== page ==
Greece is counting heavily on a bumper influx of tourists to boost its economic recovery.
Security concerns in Turkey and North Africa have more travellers booking Hellenic holidays.
The Greek Tourism Confederation reckons visitor numbers could top 25 million this year, not including cruise ships.
Michael Massourakis, Chief Economist with the Hellenic Federation of Enterprises, told Euronews he is optimistic: “We never thought we were gonna go above 14 to 15 million tourists, and that was what we expected during the Olympic Games [in 2004]. So, the fact that we are now at 25 to 26 million is not only because of Greece doing a good job in terms of remaining competitive, but also we have to recognise that it is because of geopolitical reasons.”
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SEV_Fed</a> chief economist Michael Massourakis to join in discussion on future of <a href="https://twitter.com/hashtag/Eurozone?src=hash">#Eurozone</a></p>— EBS 2016 (ebsummiteurope) June 1, 2016
Tourism is the country’s main cash earner, accounting for as much as 20 percent of GDP and employing one in five Greeks.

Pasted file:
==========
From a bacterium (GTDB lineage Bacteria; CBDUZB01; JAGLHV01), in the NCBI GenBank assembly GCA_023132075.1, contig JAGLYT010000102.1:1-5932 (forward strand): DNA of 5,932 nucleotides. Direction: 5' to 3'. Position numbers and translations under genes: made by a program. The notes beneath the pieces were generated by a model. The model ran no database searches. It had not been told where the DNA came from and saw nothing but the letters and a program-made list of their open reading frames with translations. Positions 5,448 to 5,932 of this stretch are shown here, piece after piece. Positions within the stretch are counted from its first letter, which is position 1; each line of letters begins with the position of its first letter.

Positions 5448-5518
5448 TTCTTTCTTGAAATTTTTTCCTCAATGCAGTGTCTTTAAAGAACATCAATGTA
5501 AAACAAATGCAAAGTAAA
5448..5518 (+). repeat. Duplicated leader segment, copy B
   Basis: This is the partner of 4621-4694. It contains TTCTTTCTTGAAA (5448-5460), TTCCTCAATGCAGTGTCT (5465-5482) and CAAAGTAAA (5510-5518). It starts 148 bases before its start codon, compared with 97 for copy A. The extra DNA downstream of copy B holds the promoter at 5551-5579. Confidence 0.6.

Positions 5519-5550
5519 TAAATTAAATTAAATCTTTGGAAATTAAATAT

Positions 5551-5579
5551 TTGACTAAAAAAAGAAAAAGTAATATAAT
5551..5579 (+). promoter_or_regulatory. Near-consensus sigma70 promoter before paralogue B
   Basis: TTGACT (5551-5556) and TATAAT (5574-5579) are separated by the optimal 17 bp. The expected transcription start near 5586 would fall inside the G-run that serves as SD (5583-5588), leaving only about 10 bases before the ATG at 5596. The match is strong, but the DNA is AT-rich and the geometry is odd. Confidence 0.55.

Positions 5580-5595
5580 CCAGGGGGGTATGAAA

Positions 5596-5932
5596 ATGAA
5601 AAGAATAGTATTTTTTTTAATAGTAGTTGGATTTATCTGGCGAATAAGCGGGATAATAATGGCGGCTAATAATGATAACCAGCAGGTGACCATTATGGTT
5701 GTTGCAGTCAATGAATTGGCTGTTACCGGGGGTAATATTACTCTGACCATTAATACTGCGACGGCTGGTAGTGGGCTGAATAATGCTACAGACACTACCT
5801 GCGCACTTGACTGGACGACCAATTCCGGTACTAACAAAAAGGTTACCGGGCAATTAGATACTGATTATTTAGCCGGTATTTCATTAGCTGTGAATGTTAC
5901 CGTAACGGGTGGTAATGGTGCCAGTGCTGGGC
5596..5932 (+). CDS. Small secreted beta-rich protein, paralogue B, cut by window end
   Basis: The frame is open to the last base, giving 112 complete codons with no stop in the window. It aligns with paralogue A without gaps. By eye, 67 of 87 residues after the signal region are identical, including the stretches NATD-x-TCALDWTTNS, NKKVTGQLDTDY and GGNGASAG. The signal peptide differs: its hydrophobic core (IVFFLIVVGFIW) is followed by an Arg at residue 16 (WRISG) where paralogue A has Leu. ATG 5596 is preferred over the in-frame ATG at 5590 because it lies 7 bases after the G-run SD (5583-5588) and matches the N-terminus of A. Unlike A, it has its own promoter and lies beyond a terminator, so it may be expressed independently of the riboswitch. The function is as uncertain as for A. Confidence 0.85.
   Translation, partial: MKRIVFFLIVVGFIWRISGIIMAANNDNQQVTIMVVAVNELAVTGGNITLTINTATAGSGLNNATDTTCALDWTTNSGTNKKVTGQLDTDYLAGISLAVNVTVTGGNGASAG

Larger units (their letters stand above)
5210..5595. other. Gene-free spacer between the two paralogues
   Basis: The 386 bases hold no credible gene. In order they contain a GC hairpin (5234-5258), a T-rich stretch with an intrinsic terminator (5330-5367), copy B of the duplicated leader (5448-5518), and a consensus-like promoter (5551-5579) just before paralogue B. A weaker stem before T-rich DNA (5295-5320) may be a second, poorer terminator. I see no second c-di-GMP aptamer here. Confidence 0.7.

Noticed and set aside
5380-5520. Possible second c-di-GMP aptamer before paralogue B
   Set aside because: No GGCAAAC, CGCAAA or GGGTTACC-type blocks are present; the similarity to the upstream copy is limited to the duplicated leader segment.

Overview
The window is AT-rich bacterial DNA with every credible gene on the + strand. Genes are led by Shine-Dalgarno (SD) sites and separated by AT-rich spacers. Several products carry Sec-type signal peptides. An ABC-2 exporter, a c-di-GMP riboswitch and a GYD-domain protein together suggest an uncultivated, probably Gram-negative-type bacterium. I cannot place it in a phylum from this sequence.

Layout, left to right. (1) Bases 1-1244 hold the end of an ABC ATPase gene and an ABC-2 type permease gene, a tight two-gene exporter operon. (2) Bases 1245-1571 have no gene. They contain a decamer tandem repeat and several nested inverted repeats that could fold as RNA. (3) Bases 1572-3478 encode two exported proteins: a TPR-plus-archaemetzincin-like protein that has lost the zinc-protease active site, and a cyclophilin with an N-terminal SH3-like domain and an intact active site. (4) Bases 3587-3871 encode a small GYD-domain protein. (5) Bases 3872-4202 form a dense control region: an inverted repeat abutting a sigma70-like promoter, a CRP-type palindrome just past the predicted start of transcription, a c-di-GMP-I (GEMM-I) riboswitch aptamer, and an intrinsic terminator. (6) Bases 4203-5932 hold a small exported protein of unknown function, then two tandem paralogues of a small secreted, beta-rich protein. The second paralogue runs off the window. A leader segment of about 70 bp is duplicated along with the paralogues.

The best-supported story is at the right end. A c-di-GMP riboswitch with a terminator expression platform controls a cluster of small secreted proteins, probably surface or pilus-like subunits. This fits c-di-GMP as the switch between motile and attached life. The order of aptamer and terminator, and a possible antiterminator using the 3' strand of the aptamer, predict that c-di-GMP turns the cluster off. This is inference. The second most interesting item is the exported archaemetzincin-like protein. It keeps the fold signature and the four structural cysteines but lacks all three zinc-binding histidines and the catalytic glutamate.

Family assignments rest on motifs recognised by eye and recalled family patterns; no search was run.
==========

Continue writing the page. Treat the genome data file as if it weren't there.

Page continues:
But bailout linked sales tax hikes on hotel rooms, alcohol, tobacco, mobile phone contracts, the internet or even coffee have businesses deeply worried.
And Michael Massourakis says it’s not going to get better: “We made substantial progress from 2010 to 2014 [in terms of public accounts]. But from 2014 to 2016 there has been more or less a ‘stalemate’, let us say. And now we have to continue on this adjustment. That’s why I’m saying that we are entering the period of tougher austerity, that’s the proper word, probably, than what was the case for the last three years.”
Greeks, worn down by almost seven years of recession, welcome the arrival of so many tourists but are concerned that the austerity measures – and tax hikes in particular – will cripple businesses recovery efforts.
Michael Massourakis spoke to Euronews at the European Business Summit in Brussels.